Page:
15. Choi, Boreum; Kira Alexander; Robert E. Kraut; and John M. Levine (2010). Socialization Tactics in Wikipedia and Their Effects. In: CSCW ’10. Proceedings of the 2010 ACM Conference on Computer Supported Cooperative Work, Savannah, Georgia, 6-10 February 2010. New York, NY, USA, pp. 107–116.Google Scholar
  16. Crisp, Gloria; and Irene Cruz (2009). Mentoring college students: a critical review of the literature between 1990 and 2007. Research in higher education, vol. 50, no. 6, pp. 525–545.CrossRefGoogle Scholar
  17. Dagenais, Barthélémy; Harold Ossher; Rachel K. E. Bellamy; Martin P. Robillard; and Jacqueline P. Vries (2010). Moving into a New Software Project Landscape. In: ICSE ’10. Proceedings of the 32nd ACM/IEEE International Conference on Software Engineering , Cape Town, South Africa, 1-8 May 2010. New York, NY, USA, vol. 1, pp. 275–284.Google Scholar
  18. David, Paul A.; and Joseph S. Shapiro (2008). Community-based production of open-source software: What do we know about the developers who participate? Information Economics and Policy, vol. 20, no. 4, pp. 364–398.CrossRefGoogle Scholar
  19. DuBois, David L; Bruce E Holloway; Jeffrey C Valentine; and Harris Cooper (2002). Effectiveness of mentoring programs for youth: a meta-analytic review. American journal of community psychology, vol. 30, no. 2, pp. 157–197.CrossRefGoogle Scholar
  20. Ducheneaut, Nicolas (2005). Socialization in an open source software community: a Socio-Technical analysis. Computer Supported Cooperative Work, vol. 14, no. 4, pp. 323–368.CrossRefGoogle Scholar
  21. Fagerholm, Fabian; Alejandro S. Guinea; Jürgen Münch; and Jay Borenstein (2014). The Role of Mentoring and Project Characteristics for Onboarding in Open Source Software Projects. In: ESEM ’14. Proceedings of the 8th ACM/IEEE International Symposium on Empirical Software Engineering and Measurement, Torino, Italy, 18-19 September 2014. New York, NY, USA, pp. 55:1–55:10.Google Scholar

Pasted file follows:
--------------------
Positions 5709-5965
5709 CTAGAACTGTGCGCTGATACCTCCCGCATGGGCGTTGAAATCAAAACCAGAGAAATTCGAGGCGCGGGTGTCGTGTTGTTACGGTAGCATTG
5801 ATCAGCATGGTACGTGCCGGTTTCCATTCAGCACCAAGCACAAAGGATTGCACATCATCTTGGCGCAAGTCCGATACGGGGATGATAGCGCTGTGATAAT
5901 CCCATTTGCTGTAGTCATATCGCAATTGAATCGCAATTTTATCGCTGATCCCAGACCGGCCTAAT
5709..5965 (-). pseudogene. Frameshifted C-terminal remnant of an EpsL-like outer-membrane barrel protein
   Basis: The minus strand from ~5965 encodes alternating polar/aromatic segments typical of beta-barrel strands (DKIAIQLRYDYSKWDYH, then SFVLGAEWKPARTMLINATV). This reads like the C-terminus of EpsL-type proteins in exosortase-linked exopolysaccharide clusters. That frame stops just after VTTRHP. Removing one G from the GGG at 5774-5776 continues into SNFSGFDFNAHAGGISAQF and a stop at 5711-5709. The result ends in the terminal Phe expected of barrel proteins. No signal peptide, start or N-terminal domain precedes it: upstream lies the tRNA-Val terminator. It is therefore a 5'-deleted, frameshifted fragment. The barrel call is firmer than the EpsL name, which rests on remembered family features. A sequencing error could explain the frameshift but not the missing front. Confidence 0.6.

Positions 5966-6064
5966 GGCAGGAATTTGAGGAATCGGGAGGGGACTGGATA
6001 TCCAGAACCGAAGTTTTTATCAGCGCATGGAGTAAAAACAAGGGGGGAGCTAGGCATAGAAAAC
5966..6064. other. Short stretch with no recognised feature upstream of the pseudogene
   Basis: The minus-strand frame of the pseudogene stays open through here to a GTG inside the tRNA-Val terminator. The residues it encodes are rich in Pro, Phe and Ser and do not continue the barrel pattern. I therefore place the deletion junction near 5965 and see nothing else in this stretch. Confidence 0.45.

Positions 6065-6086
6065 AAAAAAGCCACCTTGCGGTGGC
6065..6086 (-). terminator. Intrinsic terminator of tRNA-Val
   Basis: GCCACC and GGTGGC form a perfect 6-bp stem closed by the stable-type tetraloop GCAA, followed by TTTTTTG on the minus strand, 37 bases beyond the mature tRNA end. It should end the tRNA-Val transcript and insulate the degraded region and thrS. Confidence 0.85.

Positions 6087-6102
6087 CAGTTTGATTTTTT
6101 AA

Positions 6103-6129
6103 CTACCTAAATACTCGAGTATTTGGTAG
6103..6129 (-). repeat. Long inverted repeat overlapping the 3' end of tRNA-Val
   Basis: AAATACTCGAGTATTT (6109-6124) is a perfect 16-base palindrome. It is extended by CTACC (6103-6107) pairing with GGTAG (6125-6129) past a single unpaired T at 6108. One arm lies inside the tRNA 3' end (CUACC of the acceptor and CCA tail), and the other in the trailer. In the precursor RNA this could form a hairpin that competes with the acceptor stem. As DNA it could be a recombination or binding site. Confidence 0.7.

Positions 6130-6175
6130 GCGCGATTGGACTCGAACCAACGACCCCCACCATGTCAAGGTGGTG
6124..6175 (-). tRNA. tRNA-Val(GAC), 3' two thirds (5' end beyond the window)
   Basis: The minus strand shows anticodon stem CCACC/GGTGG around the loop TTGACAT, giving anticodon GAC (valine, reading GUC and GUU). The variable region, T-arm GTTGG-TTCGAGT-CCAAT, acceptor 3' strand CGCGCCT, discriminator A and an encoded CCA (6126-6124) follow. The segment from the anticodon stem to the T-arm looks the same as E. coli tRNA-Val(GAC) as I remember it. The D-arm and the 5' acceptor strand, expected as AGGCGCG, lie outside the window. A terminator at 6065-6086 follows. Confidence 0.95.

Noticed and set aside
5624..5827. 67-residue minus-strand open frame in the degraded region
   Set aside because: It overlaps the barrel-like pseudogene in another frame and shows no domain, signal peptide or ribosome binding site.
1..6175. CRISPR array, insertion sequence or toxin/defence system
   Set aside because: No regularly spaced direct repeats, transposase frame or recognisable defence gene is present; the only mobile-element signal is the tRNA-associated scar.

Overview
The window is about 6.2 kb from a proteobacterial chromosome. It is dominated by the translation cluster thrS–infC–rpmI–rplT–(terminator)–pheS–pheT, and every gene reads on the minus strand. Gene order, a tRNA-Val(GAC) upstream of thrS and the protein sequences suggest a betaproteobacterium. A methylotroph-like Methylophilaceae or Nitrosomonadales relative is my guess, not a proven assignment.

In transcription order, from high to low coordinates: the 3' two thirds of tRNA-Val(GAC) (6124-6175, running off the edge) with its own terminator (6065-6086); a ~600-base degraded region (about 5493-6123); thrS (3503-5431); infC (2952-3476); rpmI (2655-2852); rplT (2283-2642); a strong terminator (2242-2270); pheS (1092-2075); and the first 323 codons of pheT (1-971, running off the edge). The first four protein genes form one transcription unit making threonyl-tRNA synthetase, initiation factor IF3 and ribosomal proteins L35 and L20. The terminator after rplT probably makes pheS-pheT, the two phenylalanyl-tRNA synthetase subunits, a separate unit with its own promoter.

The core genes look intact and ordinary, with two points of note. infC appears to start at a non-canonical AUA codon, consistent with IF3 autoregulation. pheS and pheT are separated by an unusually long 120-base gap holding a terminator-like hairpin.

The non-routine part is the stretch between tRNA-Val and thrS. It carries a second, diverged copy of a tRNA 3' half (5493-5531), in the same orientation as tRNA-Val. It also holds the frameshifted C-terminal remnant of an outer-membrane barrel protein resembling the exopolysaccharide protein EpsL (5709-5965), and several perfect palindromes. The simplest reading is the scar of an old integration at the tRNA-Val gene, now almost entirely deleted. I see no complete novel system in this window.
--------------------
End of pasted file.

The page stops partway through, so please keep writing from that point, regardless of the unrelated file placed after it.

22. Feller, Joseph; and Brian Fitzgerald (2000). A Framework Analysis of the Open Source Software Development Paradigm. In: ICIS ’00. Proceedings of the Twenty First International Conference on Information Systems, Brisbane, Queensland, Australia, 2000. Atlanta, GA, USA, pp. 58–69.Google Scholar
  23. Fisher, Allan; and Jane Margolis (2002). Unlocking the clubhouse: The carnegie mellon experience. SIGCSE Bulletin, vol. 34, no. 2, pp. 79–83.CrossRefMATHGoogle Scholar
  24. Ford, Denae; Alisse Harkins; and Chris Parnin (2017). Someone like me: How does peer parity influence participation of women on stack overflow? In: VL/HCC. 2017 IEEE Symposium on Visual Languages and Human-Centric Computing, Raleigh, North Carolina, 11-14 October 2017. pp. 239–243.Google Scholar
  25. Ford, Denae; Justin Smith; Philip J. Guo; and Chris Parnin (2016). Paradise Unplugged: Identifying Barriers for Female Participation on Stack Overflow. In: FSE 2016. Proceedings of the 2016 24th ACM SIGSOFT International Symposium on Foundations of Software Engineering, Seattle, 13-18 November 2016. New York, NY, USA, pp. 846–857.Google Scholar
  26. Forte, Andrea; and Cliff Lampe (2013). Defining, understanding, and supporting open collaboration: Lessons from the literature. American Behavioral Scientist, vol. 57, no. 5, pp. 535–547.CrossRefGoogle Scholar